Question: I hope that you may be able to shed some light on what an “acceptable” crack is in a residential slab. I have read and heard that the one truth in concrete is that it will crack. The only thing that we can do as contractors is control where it will crack. That said, when it does crack, what is the industry standard for an acceptable crack?
Answer: You don't mention whether your cracks are on exterior slabs, slab-on-grade foundations, or on basement floors, so we will mention each situation—including foundation walls.


Foundation Walls: Jim Baty, technical director for the Concrete Foundations Association (CFA):
The Residential Concrete Work Committee ACI 332 does not provide an allowable crack width. In our CFA Standard, we specifically call out that the maximum allowable crack for a foundation wall width is 1/8 inch because water and dampproofing can easily span that width.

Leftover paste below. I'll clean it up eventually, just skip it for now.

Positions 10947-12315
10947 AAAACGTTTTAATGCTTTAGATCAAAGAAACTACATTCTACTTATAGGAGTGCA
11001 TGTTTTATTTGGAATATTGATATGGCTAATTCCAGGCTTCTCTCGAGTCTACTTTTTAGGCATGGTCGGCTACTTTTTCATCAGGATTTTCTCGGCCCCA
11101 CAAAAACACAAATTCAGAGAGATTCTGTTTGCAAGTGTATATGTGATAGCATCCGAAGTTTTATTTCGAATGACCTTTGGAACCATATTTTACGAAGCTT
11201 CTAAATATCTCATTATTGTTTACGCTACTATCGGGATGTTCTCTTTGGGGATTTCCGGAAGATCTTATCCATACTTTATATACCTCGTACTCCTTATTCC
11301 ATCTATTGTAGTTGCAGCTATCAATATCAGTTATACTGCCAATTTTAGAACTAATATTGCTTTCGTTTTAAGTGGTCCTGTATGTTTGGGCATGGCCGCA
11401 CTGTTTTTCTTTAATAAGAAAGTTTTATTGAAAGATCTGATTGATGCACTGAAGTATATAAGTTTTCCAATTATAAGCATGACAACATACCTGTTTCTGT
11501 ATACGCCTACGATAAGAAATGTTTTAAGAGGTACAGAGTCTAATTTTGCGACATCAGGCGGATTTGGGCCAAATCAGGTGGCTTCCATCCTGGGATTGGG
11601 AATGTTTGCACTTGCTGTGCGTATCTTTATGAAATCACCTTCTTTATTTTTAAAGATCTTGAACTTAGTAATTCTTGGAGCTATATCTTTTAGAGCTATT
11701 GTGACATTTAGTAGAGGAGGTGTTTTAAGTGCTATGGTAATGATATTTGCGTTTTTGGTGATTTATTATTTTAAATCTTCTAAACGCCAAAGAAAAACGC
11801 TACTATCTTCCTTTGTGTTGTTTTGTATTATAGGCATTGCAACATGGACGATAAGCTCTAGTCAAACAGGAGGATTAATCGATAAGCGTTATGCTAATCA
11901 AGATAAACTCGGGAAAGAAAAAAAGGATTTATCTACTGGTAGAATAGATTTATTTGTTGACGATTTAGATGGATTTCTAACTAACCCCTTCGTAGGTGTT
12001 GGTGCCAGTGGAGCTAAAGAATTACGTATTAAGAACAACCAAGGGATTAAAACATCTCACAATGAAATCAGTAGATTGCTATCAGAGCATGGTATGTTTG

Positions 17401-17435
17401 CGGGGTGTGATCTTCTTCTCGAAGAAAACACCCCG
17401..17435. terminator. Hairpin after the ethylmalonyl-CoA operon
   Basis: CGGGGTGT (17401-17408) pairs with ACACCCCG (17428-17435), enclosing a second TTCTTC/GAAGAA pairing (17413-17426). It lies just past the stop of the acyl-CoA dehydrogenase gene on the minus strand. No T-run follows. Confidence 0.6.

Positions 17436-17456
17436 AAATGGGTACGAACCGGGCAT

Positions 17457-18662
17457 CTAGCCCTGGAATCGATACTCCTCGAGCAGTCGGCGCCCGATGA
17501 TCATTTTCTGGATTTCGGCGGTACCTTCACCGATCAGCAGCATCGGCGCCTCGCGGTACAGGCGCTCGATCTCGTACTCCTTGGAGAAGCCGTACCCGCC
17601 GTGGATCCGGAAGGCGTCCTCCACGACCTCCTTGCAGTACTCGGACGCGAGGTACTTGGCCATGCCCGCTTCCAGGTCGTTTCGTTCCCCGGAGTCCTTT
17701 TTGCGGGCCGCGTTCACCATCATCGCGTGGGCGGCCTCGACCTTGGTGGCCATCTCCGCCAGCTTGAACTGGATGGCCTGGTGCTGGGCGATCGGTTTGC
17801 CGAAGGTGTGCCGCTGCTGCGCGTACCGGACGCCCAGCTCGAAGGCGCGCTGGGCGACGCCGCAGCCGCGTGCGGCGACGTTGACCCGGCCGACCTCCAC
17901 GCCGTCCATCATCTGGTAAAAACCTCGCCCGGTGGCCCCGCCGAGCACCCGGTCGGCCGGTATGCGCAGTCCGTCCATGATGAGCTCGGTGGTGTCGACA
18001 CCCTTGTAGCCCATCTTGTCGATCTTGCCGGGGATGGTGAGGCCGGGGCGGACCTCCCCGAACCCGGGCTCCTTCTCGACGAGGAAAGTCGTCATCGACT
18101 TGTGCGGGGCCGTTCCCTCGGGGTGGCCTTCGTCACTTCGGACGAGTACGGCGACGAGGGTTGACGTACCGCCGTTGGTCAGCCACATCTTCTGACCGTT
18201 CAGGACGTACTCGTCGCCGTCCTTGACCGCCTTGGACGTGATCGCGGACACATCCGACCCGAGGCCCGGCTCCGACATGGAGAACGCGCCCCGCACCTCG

Exterior Slabs: Average concrete shrinks about 0.06%, so unless there are control joints, cracking is inevitable. There are few guidelines that we could find that define when a crack is too wide. The Illinois Ready-mix Concrete Association published a guideline statement for residential flatwork in 2002. In it they say that exterior flatwork shall be deemed acceptable when it does not display major cracking, defined as “an uncontrolled crack with a width of 1/8 inch or more that covers more than 10% of the total length of all the joints and edges of the slab, and the total length is no more than 20% of the perimeter length of any one panel.”

Prevention is better than the cure, however, so we suggest that you get a copy of the guideline statement for designing control joints from the American Concrete Pavement Association (847-966-2272 or ).

Slab-on-grade foundations: They are usually reinforced with rebar or post-tensioned tendons. So cracks, if they occur, should be hairline only

Basement Floors: Cracking, though unsightly, depends on the use that the floor will have. If it's to be finished and used as a living area, then cracks shouldn't be of a size that they will reflect through a finished floor covering.